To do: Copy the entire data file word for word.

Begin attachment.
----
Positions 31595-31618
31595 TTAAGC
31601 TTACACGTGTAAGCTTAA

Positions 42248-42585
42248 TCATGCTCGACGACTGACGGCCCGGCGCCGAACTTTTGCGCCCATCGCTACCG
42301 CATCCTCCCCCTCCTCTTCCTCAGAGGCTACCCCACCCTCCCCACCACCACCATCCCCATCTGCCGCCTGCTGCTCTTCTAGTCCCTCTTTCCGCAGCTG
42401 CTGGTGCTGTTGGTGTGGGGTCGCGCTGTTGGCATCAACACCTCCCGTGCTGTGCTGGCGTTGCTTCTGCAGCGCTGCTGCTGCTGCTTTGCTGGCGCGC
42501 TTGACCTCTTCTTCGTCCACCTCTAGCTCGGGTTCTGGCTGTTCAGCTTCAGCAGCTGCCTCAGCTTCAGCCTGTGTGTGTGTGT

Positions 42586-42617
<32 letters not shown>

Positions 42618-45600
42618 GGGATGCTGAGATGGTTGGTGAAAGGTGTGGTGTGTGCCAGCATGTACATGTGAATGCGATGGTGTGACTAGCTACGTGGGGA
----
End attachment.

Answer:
Positions 31595-31618
31595 TTAAGC
31601 TTACACGTGTAAGCTTAA

Positions 42248-42585
42248 TCATGCTCGACGACTGACGGCCCGGCGCCGAACTTTTGCGCCCATCGCTACCG
42301 CATCCTCCCCCTCCTCTTCCTCAGAGGCTACCCCACCCTCCCCACCACCACCATCCCCATCTGCCGCCTGCTGCTCTTCTAGTCCCTCTTTCCGCAGCTG
42401 CTGGTGCTGTTGGTGTGGGGTCGCGCTGTTGGCATCAACACCTCCCGTGCTGTGCTGGCGTTGCTTCTGCAGCGCTGCTGCTGCTGCTTTGCTGGCGCGC
42501 TTGACCTCTTCTTCGTCCACCTCTAGCTCGGGTTCTGGCTGTTCAGCTTCAGCAGCTGCCTCAGCTTCAGCCTGTGTGTGTGTGT

Positions 42586-42617
<32 letters not shown>

Positions 42618-45600
42618 GGGATGCTGAGATGGTTGGTGAAAGGTGTGGTGTGTGCCAGCATGTACATGTGAATGCGATGGTGTGACTAGCTACGTGGGGA